The Baul tradition is a unique heritage of Bengali folk music. The 19th century mystic poet Lalon Shah is the most celebrated practitioner of the tradition. Other folk music forms include Gombhira, Bhatiali and Bhawaiya. Hason Raja is a renowned folk poet of the Sylhet region. Folk music in Bengal is often accompanied by the ektara, a one-stringed instrument. Other instruments include the dotara, dhol, flute, and tabla. The region also has a rich heritage in North Indian classical music.
Bengali cuisine is the only traditionally developed multi-course tradition from the Indian subcontinent. Rice and fish are traditional favourite foods, leading to a saying that "fish and rice make a Bengali". Bengal's vast repertoire of fish-based dishes includes Hilsa preparations, a favourite among Bengalis. Bengalis make distinctive sweetmeats from milk products, including Rôshogolla, Chômchôm, and several kinds of Pithe. The old city of Dhaka is noted for its distinct Indo-Islamic cuisine, including biryani, bakarkhani and kebab dishes.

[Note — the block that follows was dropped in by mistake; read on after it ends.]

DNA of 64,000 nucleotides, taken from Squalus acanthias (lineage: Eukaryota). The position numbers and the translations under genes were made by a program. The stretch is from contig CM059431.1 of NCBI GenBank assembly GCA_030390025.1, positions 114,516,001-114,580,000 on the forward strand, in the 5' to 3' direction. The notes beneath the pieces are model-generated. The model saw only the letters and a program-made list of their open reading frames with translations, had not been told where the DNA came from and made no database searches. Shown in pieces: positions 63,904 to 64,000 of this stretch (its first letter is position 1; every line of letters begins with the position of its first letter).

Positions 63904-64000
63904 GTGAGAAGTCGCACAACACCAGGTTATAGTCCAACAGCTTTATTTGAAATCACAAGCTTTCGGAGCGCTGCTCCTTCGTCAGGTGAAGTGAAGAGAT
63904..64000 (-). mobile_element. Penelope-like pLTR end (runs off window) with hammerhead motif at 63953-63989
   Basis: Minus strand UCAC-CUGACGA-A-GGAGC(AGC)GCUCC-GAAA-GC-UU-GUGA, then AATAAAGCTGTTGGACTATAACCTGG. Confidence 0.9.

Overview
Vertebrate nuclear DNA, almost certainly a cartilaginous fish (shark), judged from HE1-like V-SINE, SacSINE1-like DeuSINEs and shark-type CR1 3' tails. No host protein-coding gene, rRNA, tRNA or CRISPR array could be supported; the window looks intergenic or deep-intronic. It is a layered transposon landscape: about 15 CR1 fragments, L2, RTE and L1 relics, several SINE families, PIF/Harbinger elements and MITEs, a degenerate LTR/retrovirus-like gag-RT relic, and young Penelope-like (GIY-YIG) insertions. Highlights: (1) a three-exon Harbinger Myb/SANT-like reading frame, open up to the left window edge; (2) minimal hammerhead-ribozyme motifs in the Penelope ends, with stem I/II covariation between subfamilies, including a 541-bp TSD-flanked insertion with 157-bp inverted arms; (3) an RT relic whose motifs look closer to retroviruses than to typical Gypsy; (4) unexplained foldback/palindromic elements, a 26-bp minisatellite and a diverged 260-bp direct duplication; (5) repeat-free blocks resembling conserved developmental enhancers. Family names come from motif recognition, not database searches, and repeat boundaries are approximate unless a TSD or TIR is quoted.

There are 150 types of Bengali country boats plying the 700 rivers of the Bengal delta, the vast floodplain and many oxbow lakes. They vary in design and size. The boats include the dinghy and sampan among others. Country boats are a central element of Bengali culture and have inspired generations of artists and poets, including the ivory artisans of the Mughal era. The country has a long shipbuilding tradition, dating back many centuries. Wooden boats are made of timber such as Jarul (dipterocarpus turbinatus), sal (shorea robusta), sundari (heritiera fomes), and Burma teak (tectons grandis). Medieval Bengal was shipbuilding hub for the Mughal and Ottoman navies. The British Royal Navy later utilized Bengali shipyards in the 19th-century, including for the Battle of Trafalgar.